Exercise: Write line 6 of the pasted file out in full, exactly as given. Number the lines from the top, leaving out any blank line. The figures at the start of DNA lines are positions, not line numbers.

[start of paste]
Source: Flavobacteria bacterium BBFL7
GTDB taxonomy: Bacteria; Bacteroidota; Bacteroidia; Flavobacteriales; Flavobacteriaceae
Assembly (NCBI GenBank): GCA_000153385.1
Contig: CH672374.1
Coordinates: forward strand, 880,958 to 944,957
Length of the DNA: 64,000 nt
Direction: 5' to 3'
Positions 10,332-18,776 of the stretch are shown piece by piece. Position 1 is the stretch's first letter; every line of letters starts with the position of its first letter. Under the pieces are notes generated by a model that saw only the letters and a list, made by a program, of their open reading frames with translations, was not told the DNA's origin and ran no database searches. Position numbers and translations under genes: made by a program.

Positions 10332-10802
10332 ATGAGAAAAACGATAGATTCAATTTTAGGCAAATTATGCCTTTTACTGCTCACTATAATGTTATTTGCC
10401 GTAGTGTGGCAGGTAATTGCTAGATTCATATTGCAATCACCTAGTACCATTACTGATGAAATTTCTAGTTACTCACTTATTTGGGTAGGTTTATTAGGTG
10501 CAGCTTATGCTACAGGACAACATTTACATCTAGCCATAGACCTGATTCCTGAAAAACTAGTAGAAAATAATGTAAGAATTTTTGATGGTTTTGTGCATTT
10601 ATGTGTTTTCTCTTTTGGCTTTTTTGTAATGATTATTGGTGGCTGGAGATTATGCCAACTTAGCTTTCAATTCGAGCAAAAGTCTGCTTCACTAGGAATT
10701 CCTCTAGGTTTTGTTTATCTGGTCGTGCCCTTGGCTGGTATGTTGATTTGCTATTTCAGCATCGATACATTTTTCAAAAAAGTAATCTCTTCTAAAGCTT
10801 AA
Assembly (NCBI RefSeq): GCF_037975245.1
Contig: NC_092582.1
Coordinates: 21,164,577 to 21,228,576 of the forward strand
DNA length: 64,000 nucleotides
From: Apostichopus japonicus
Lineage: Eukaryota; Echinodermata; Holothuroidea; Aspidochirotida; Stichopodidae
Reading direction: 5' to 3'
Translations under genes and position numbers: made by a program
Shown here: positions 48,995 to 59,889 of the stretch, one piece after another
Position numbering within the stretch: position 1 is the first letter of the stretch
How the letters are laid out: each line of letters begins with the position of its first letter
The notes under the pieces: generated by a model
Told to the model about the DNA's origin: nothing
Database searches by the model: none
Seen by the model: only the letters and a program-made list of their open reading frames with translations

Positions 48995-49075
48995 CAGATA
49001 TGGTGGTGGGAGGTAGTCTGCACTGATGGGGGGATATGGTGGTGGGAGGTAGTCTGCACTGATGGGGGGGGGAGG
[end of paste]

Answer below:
Length of the DNA: 64,000 nt